On The Americans, Philip (Matthew Rhys) has become an increasingly complicated and compelling character. He has embraced his life in America, while questioning his job spying for his homeland. His growing relationships with both his wife, Elizabeth (Keri Russell), and FBI Agent neighbor, Stan (Noah Emmerich), have been intriguing to watch play out.
Last week, Matthew Rhys spoke to reporters about his role on The Americans. Below is an edited excerpt of the interview where he discussed both of those challenging relationships.
The Americans is available on Amazon Prime.
The relationship between Stan and Philip has really developed with Stan almost becoming an unwitting informant for the KGB. How does Philip kind of balance that friendship and spying going forward?
I think he's a little torn about Stan, to be perfectly honest. Philip does come from a decent moral place in many ways and he has a love for the lifestyle they've created. I think part of that is this sort of white picket idyllic idea of having a best friend in a neighbor. I think he genuinely does like Stan, although he tells Elizabeth it's good to keep your enemies closer, I think with Stan there is a genuine fondness there. It's unfortunate that in a way he is manipulating him for information.
How do you think the recent bonding between Stan and Philip is affecting the already strained marriage of Philip and Elizabeth?
It certainly is. I think Elizabeth has a great mistrust of Stan and Philip being friends. She regards, understandably, the fact that he's an FBI agent as incredibly dangerous and distance is what they should be putting between them. Yes, in the multitude of things that's already wrong with this marriage that certainly doesn't help.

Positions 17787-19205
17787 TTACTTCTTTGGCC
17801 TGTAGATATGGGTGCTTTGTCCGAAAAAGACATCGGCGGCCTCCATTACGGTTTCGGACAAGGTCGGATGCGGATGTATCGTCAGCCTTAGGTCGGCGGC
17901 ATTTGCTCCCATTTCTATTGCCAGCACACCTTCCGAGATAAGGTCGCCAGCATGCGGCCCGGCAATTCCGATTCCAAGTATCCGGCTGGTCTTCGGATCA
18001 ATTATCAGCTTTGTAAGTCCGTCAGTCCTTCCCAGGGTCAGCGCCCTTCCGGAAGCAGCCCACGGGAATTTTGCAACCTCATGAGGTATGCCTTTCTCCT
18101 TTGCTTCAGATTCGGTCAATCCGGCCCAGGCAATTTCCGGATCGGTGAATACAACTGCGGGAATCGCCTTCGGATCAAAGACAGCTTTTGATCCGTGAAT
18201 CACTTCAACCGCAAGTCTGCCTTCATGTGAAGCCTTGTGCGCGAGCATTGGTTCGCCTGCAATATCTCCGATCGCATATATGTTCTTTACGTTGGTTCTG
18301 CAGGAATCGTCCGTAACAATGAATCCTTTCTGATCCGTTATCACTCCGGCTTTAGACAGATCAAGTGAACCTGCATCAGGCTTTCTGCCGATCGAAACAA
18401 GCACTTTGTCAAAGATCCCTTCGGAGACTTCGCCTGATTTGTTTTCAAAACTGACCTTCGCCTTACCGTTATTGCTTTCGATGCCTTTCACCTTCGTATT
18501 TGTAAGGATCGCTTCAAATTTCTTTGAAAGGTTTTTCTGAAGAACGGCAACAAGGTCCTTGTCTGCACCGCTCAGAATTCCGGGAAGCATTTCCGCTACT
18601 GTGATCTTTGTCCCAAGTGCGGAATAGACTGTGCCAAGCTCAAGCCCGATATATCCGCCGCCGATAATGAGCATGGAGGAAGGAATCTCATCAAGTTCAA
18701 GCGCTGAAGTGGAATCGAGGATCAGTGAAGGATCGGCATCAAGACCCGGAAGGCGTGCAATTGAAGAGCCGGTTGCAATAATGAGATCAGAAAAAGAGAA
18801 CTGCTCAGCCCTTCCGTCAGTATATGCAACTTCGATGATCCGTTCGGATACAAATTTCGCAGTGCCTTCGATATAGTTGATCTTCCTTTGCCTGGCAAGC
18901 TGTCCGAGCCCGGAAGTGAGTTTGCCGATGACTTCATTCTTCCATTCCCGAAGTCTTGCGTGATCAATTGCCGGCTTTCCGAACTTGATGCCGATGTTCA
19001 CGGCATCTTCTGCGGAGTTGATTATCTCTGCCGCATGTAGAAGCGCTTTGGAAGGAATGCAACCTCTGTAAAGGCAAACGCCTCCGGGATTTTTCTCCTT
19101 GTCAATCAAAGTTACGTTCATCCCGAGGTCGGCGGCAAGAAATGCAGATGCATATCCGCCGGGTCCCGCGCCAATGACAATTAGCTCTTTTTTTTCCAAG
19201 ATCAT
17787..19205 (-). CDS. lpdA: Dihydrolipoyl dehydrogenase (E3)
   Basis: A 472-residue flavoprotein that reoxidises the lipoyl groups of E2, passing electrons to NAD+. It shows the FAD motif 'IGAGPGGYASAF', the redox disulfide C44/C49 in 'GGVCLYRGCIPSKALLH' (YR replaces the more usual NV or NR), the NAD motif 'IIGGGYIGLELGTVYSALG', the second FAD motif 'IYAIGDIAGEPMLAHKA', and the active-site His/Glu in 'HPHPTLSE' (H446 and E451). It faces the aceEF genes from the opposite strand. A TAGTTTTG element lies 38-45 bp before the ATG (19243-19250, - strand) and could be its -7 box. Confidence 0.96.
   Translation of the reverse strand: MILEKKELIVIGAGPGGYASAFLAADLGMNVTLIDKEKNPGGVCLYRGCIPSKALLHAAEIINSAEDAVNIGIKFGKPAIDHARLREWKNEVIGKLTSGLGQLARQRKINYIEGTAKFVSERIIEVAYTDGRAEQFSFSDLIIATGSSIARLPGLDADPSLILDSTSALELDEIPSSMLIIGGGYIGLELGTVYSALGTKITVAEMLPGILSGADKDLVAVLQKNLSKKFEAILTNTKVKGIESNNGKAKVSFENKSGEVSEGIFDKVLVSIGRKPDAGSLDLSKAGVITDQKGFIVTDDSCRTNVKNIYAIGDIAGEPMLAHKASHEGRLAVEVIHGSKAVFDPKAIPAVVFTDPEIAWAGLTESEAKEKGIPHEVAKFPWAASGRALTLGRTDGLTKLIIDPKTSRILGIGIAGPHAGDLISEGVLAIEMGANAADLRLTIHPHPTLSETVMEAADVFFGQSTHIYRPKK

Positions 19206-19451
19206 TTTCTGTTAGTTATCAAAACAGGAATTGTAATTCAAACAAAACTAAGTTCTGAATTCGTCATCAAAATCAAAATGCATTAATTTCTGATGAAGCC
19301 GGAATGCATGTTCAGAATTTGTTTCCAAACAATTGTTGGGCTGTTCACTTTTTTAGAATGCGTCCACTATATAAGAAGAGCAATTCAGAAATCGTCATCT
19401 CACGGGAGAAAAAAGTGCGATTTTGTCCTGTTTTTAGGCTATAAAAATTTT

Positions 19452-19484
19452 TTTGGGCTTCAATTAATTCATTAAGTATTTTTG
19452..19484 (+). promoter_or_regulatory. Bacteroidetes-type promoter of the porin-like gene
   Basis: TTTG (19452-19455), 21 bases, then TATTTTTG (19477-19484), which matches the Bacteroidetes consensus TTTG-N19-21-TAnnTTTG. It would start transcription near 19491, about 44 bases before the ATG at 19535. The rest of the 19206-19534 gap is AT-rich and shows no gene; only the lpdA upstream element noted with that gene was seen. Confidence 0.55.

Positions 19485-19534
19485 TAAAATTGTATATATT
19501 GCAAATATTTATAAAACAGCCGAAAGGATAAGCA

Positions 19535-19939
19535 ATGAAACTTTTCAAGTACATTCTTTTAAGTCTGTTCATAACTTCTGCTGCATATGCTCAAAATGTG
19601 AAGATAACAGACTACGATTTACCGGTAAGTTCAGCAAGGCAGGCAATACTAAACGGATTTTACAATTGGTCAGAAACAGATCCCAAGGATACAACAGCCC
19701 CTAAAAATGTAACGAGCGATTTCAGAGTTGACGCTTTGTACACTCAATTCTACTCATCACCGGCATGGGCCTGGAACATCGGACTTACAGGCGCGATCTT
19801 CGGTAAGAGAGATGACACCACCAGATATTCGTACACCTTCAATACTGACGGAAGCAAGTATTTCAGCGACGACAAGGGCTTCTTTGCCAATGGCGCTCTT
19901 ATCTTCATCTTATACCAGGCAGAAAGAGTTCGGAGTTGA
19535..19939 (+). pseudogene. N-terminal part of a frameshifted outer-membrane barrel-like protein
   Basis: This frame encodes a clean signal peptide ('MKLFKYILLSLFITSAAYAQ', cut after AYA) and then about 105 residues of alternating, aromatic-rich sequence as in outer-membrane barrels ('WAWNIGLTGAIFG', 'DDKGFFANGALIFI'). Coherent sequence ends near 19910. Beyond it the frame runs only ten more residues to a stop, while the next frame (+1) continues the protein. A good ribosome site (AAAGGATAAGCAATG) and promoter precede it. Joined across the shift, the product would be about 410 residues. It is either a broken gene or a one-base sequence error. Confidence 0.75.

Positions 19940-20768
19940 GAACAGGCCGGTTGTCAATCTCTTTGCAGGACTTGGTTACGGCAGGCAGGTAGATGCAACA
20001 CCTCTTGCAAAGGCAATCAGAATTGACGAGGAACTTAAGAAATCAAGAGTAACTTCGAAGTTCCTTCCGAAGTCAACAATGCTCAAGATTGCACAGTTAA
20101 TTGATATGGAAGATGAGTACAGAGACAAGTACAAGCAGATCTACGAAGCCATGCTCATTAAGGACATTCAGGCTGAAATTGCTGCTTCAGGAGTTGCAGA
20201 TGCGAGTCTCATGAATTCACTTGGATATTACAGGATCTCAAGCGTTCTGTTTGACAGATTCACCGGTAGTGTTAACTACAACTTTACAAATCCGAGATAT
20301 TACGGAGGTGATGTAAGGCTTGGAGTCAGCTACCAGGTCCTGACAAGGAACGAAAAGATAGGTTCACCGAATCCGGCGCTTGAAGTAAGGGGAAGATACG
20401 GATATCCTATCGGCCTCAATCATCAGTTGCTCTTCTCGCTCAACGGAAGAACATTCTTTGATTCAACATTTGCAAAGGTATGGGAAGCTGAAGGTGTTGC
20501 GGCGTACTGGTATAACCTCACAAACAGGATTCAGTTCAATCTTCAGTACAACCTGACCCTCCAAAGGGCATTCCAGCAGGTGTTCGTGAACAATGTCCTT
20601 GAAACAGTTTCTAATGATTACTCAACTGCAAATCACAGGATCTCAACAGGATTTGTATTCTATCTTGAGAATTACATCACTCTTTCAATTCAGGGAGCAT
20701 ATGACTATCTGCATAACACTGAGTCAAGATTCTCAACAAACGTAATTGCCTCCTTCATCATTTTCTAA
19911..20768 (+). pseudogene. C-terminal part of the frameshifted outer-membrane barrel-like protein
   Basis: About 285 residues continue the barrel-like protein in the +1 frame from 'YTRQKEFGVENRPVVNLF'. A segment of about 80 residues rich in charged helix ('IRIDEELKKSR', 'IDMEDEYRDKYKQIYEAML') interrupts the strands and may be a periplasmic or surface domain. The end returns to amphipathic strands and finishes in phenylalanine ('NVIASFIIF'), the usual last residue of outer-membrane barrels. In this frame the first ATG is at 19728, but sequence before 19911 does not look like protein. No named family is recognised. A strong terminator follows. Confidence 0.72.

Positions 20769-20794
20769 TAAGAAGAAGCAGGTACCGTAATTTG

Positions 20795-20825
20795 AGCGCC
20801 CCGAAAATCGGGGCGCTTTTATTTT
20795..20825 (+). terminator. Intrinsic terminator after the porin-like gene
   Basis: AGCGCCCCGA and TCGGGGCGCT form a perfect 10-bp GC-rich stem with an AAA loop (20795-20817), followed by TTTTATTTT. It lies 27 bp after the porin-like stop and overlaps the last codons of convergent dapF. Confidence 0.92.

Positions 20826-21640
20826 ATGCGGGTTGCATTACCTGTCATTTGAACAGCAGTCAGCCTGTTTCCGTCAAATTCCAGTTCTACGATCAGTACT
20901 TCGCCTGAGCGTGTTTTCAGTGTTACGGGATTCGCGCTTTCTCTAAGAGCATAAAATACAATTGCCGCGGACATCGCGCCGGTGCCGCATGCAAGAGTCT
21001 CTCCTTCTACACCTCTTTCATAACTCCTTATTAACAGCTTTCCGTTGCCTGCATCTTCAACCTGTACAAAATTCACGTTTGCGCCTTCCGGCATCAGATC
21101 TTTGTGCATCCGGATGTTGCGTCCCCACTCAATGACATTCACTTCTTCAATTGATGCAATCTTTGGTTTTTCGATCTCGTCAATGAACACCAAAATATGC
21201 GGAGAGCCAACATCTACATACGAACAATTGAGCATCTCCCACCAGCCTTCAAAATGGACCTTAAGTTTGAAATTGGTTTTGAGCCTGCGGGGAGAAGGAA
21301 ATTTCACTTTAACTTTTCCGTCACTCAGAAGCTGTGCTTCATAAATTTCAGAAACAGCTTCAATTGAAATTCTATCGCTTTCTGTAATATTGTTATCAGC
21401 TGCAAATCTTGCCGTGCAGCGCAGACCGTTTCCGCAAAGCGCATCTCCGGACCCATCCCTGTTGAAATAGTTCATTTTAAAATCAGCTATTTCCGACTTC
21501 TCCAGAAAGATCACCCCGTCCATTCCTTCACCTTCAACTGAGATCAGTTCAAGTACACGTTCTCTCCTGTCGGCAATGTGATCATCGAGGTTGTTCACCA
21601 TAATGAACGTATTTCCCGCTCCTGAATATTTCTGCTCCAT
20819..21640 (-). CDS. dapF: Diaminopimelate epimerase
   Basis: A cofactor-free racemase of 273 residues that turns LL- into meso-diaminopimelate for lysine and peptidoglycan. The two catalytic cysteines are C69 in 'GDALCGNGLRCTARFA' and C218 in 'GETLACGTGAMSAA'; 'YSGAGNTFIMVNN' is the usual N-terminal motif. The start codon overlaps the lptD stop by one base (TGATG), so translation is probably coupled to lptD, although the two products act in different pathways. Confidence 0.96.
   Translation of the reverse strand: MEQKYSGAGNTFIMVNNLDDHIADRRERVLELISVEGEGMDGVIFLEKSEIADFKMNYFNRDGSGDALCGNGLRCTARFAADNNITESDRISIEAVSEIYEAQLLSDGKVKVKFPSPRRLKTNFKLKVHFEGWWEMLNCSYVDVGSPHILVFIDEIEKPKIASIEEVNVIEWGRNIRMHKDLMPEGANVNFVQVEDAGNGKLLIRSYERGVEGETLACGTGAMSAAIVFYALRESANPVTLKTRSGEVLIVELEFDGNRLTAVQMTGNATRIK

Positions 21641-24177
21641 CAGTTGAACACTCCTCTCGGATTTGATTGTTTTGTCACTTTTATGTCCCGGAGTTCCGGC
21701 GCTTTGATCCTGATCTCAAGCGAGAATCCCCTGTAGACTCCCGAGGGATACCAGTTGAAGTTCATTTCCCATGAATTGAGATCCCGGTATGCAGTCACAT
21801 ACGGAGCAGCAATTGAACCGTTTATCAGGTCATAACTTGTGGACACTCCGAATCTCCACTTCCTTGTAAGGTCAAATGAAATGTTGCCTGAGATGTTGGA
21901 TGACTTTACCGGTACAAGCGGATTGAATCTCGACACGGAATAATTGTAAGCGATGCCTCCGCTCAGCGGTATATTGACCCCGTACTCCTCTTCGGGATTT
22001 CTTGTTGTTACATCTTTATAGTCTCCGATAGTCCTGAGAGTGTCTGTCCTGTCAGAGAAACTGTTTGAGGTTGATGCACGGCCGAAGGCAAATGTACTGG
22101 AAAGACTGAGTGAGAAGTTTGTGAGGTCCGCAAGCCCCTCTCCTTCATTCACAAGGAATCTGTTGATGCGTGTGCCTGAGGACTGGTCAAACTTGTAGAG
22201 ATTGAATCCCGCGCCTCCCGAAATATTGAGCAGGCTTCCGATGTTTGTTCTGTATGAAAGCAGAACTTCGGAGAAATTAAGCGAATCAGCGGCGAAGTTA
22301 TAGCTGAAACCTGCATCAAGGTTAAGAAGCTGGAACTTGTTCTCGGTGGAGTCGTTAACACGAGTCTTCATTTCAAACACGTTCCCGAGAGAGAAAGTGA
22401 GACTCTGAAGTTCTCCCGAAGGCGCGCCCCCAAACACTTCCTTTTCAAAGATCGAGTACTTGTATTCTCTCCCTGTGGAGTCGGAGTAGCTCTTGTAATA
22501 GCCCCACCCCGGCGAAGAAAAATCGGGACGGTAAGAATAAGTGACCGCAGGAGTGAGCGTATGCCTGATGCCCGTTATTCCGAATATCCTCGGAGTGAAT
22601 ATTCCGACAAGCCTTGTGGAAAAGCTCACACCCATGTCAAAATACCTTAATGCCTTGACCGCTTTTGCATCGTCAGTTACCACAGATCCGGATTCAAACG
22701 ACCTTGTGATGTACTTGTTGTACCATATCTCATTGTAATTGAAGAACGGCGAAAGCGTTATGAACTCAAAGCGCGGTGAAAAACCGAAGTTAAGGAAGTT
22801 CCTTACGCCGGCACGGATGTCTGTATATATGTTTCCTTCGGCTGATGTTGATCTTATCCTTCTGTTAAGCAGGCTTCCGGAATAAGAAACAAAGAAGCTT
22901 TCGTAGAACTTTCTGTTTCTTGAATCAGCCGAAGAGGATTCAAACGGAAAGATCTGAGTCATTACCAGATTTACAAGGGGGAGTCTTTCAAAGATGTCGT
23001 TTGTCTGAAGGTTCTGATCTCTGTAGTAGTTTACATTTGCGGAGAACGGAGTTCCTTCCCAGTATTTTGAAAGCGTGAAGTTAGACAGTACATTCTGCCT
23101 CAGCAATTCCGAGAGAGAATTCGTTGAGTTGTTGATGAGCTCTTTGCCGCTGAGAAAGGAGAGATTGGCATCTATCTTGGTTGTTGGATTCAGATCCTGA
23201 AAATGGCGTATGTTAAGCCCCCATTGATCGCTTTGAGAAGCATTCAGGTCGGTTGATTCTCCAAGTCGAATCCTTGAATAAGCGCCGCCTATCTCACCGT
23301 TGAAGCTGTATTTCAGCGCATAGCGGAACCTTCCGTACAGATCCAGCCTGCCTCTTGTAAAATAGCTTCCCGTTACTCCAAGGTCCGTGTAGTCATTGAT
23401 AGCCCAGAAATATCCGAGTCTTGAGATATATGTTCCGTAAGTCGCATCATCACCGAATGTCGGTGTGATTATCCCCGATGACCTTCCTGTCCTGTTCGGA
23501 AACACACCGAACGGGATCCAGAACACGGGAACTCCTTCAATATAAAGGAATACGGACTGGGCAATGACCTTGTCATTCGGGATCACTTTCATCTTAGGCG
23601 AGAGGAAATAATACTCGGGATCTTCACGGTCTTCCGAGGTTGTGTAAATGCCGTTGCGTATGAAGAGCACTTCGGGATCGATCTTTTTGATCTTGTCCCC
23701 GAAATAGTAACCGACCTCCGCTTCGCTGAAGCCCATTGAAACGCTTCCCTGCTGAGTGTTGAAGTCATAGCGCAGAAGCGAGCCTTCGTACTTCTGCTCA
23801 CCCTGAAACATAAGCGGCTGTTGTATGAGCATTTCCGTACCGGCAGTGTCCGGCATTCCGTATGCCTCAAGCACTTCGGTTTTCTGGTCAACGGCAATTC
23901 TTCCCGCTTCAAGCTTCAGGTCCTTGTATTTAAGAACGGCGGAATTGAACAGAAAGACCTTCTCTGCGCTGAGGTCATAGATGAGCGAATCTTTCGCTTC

We get the impression that Philip's commitment to the motherland is kind of wavering slightly. Do you think that Philip would put his children before his country or his country before his children?
I think where you find him in the first episode is exactly that. I think he's come to a point in his life where he is no longer defined by his job. His job no longer defines him and as you said the priority now in his life is his children. I think he's realized that their job has a shelf life and that the vice is slowly tightening and it's something they can't sustain. I think his real ambition in life is to secure the future for his children and for him and Elizabeth, really. I think that's his super-objective is to make sure that they're all safe. The only real way to do that is to get out.
What have been some of your favorite moments from filming?
I suppose the scenes for me the most satisfying, the boundaries we push emotionally and psychologically as sort of Philip and Elizabeth further push their own relationship in striving for potential or possible relationship, you realize for two people to spend so long together and who are trained to gather, glean, and gain information, they're incredibly bad communicators with each other.
It's been a slow creep for the two of them in getting to where they are. There is a lot of push and pull in the relationship that sort of sets them back and pushes them forward and sets them back further. It's those scenes I find most rewarding as you very slowly, and sometimes painfully, chip away at the veneer of what their relationship is.
Check out a preview for "Mutually Assured Destruction."
The Americans airs on Wednesdays at 10 pm ET on FX.
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(Image and video courtesy of FX.)